Food insecurity has implications for health, community stability and local economies, and an interdisciplinary team of UW–Madison researchers has launched a project to study ways to boost the availability and consumption of healthy food in urban communities. The project is focusing initially on Milwaukee, Chicago and Detroit, three cities where food insecurity is considered extensive.
While the $35 billion U.S. organic industry continues to expand at a brisk pace, organic grain production is not keeping up with the growing demand for organic livestock feed and value-added food products, according to a new report on Wisconsin organic agriculture.
Considering the average age of a Wisconsin farmer is over 56 years old and the state has been losing around 500 dairy farms per year in recent years, experts say it's important to prepare young people to step into farm roles to help keep the state's $88 billion agricultural economy strong into the future.
Dietram Scheufele and colleagues in the Department of Life Sciences Communication (LSC) are partnering with the Morgridge Institute for Research to take a deeper look at what works — and why — in engaging the public on science. Morgridge provides a unique proving ground for the topic: In partnership with the Wisconsin Alumni Research Foundation, science outreach programs bring more than 30,000 participants to the Discovery Building each year.
The Small Business Development Center at the University of Wisconsin–Madison’s Wisconsin School of Business released its 2014 annual report today, highlighting its efforts to promote business development and job growth in Dane, Columbia and Sauk counties.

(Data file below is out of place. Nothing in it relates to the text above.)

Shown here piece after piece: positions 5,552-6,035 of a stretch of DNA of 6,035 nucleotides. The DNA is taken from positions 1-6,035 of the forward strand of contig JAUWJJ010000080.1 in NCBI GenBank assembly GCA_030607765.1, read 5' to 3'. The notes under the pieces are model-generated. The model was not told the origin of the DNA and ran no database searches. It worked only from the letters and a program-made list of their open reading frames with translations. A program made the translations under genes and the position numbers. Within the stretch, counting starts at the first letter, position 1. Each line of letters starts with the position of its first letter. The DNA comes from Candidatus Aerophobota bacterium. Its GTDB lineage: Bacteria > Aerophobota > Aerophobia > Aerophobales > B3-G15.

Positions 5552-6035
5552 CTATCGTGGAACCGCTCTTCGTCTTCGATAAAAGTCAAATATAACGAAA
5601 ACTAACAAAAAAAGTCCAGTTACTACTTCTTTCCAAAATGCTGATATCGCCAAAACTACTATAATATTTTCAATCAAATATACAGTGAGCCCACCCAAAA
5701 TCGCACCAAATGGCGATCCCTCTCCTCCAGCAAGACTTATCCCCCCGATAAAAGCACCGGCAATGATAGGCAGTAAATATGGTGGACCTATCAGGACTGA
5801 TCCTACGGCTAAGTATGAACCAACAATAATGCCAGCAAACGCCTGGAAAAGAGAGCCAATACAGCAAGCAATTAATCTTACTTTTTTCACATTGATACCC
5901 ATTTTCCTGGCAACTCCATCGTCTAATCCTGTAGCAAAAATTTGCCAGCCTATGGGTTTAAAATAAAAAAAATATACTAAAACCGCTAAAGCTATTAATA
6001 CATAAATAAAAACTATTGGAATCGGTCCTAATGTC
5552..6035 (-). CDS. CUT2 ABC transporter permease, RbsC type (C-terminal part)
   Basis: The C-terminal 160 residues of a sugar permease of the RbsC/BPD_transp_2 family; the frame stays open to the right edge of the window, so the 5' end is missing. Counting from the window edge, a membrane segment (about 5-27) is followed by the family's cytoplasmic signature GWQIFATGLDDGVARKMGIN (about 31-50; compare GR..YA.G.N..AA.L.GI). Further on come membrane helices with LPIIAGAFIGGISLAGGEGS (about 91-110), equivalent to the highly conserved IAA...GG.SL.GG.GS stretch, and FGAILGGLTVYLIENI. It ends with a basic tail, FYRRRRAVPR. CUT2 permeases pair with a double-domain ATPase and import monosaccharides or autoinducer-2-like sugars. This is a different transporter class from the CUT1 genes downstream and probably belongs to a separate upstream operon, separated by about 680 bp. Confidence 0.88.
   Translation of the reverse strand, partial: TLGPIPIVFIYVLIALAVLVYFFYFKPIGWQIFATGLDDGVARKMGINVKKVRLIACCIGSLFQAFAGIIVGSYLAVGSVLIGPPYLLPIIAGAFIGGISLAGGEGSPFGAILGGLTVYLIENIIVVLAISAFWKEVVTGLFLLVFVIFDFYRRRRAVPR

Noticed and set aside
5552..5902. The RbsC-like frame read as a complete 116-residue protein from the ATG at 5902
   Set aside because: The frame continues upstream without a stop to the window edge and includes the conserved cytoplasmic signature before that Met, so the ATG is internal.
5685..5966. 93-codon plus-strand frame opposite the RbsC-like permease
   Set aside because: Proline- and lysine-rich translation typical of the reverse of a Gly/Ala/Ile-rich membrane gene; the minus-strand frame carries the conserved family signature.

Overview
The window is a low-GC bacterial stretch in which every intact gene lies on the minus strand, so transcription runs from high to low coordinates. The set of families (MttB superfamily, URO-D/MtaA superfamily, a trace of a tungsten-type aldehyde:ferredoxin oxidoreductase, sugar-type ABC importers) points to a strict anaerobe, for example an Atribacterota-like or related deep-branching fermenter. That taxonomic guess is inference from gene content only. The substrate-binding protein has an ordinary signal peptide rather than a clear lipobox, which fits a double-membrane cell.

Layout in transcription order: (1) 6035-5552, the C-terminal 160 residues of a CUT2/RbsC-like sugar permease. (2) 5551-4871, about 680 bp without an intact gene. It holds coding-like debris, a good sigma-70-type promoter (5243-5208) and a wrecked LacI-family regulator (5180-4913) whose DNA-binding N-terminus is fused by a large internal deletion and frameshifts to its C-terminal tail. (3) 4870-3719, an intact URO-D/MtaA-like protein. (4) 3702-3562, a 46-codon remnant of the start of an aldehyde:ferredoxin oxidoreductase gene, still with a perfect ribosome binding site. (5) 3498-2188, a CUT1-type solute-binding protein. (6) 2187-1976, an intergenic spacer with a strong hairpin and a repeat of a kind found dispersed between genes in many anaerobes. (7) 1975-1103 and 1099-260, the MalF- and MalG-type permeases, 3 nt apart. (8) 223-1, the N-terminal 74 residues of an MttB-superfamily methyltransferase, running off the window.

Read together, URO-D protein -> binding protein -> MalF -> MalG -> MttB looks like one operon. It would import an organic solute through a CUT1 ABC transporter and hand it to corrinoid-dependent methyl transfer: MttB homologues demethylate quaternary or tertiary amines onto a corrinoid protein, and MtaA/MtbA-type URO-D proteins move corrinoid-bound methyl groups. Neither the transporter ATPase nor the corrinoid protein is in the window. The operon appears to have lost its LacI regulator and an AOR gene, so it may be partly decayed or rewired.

The Great Lakes Bioenergy Research Center (GLBRC), one of three bioenergy research centers established in 2007 by the U.S. Department of Energy (DOE), recently celebrated the filing of its 100th patent application.
Each month, the Wisconsin TechSearch handles an average of 3,500 information requests from engineering firms, manufacturers, small businesses, law firms and private citizens, both around the state, nationally and internationally.
As the face of America becomes increasingly diverse, the number of children’s books by and about people of color has remained stubbornly stagnant over the past 25 years, according to annual data compiled by UW–Madison’s Cooperative Children’s Book Center. But the most recent figures, released Wednesday, may contain a sliver of good news for those hoping that kids’ books will one day better reflect the population at large.
With 69 Badger alumni currently serving in 34 countries, the University of Wisconsin–Madison continues its tradition as one of the nation’s top producers of Peace Corps volunteers, according to the latest national rankings. Since 2001, when the Peace Corps began releasing its annual list of top universities and colleges, UW–Madison has consistently placed in the top 10, including six years in the top spot. This year, UW–Madison ranks second.
Amanda Ochsner’s got game. A researcher at the Wisconsin Institute for Discovery’s Games + Learning + Society (GLS) and graduate student in the Department of Curriculum and Instruction, Ochsner studies why there are so few women in the booming game design industry — and she’s working to encourage Wisconsin girls to get into games, too.
UW-Madison faculty and academic staff interested in learning about the state of Wisconsin and the university's relationship to the state should apply now for the Wisconsin Idea Seminar, May 18-22, 2015.
Preschool teachers who work with bilingual or multilingual children in five states across the country, and as many as 13 additional states, soon will begin using new learning tools and receiving specialized training developed and provided by WIDA, an international nonprofit specializing in English and Spanish language development based at the University of Wisconsin–Madison.
State Economic Engagement & Development (SEED) grants are administered by the Office of Industrial Partnerships to support research that interests a researcher and a spinoff he or she founded. During fiscal year 2015, its first year, SEED started disbursing $700,000 to five laboratories. The next round of grants is budgeted at $625,000, and applications are due Feb. 15.